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Burt Kimmelman reads from Gradually the World

On April 21, at the Kinokuniya Bookstore, Burt Kimmelman read from his new book, Gradually the World: New and Selected Poems, 1982 – 2013. Robert Creeley once said his work was “the wonder in the world itself.” And Jerome Rothenberg wrote that his poems were “a strict & powerful accounting, leaving me—for one—filled with admiration and hooked on every word.” Burt is Everyman showing us what he sees and feels, the aura of the common day. Enjoy.



Early April Morning

dazed spring approaches
—William Carlos Williams

A few birds twirling their notes in
the new light and my neighbor, hunched
over his garden, the hood of
his sweatshirt keeping his thoughts
to himself, looks past me as I bend
to take hold of the newspaper
tossed on my walk before dawn when
wet, dense darkness was all there was—

but then I hear his “good morning,”
he and I standing upright for
a moment before his turn back
to work, the bamboo prongs of his
rake softly scraping the soil
the night’s rain has softened, to make
ready for planting flowers, the
early hours otherwise still.


Looking through the Picture Window at Poets House
Late March 2011, New York City

The filigree of twigs on bare
branches though the park, the river
beyond invisible in fog,
a woman pushes her baby
carriage along the street, holding
the hand of her older child,
a girl in red jacket and cap
prancing behind, looking away.


Arctic Terns

White clouds like kerchiefs at parting
Are waved by the wandering wind,
And the heart of the wind
Aches at the silence of love.
– Pablo Neruda

Arctic terns touch down from the sky
every few years, leaving their life
of flight to raise their young and then,
in the waning light, lift off the
firm earth of Greenland to make their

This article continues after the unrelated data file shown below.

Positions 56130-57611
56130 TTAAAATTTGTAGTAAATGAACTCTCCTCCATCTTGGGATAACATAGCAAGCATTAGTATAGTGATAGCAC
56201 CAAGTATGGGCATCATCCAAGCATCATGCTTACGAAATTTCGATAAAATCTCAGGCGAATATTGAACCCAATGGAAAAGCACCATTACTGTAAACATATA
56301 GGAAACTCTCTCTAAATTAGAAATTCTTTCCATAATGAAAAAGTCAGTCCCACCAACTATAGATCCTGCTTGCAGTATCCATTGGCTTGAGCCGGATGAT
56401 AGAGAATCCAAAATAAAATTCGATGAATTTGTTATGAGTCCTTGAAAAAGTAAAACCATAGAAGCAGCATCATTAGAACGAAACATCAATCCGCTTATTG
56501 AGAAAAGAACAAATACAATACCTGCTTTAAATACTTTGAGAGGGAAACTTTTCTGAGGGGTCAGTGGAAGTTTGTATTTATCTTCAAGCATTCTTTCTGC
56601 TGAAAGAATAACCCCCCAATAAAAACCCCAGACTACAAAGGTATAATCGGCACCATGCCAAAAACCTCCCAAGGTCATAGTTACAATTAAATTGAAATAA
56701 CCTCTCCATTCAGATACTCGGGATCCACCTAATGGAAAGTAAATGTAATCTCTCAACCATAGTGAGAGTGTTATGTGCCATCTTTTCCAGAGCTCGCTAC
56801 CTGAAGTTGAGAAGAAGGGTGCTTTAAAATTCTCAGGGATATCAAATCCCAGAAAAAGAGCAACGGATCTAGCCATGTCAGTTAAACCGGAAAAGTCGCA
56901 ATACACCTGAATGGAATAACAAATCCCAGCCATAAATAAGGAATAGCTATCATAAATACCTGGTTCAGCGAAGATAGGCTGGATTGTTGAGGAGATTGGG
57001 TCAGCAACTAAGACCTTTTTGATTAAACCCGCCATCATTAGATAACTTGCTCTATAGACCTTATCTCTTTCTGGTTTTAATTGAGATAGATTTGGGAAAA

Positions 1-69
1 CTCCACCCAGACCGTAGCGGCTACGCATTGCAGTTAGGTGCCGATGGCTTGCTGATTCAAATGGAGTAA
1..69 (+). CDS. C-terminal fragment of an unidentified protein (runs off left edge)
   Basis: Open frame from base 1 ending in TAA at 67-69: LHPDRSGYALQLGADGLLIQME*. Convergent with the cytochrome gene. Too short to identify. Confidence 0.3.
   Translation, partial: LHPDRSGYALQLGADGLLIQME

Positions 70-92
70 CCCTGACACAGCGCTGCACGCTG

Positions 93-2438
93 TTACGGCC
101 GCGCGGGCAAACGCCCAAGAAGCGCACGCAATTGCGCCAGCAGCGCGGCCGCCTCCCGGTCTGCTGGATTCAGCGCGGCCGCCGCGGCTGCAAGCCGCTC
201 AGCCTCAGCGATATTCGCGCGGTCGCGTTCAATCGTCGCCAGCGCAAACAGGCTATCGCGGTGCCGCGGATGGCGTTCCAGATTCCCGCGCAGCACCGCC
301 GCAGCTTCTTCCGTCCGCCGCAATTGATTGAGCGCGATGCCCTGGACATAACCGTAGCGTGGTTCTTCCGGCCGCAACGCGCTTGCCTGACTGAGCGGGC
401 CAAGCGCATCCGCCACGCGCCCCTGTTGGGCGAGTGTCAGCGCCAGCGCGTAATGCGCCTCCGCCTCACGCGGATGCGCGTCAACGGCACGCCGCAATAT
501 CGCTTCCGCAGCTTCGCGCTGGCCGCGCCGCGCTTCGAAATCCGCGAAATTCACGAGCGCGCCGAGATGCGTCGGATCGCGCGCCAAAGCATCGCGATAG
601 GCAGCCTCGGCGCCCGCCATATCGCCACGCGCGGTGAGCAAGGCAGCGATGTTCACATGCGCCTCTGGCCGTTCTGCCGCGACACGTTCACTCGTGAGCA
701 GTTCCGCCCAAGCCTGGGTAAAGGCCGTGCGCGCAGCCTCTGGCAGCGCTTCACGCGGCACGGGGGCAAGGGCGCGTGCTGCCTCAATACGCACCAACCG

way south – roving high above the
ocean, not too close to land but
looping east to trace the coast of
Africa or west along the
shores of South America, then

finally crossing the open
sea to the farthest reach of ice –
for a second season of days.
In large flocks they eye the water
for food, and once a male has fed

his future mate her fill of fish –
in a rite beyond gravity –
they join for their entire lives.
Yet flying must be an act of
solitude, an unfed longing.


5.2.87 Waiting For Diane At The Klee Show / Museum Of Modern Art

If in the space
there are 2

lines, let one be
the wild happiness

the edge

measures. And if
there are faces,

we are
their round eyes,

or the hat the foot

the finger all the lighted
extremities

there. if
in the warm

light we must be

them, then we must
be

them. Let
the o

in oh you

mean we are
here

beyond
any form.


Sol Lewitt’s Double Pyramid
Whitney Museum Restaurant, 12.23.00

The other side of
the picture window,
its light borrowed from
above where the stone
blocks at street level

rest adjacent to
a hot dog wagon,
telephone booths and
people on their way
through the winter haze —

we hold whatever
glow there is, the clink
of dishes cutting
across the waves of
conversation, a

reprieve against the
dazzling colors on
the gallery walls.
How incredibly
lucky art is, its

shining like the sun,
undaunted – and we,
too, from below the
summit, in our odd
ways make it come true.


http://www.amazon.com/Gradually-World-Selected-Poems-1982/dp/1609641345/ref=sr_1_1?s=books&ie=UTF8&qid=1430942963&sr=1-1&keywords=burt+kimmelman+gradually+the+world



Burt Kimmelman




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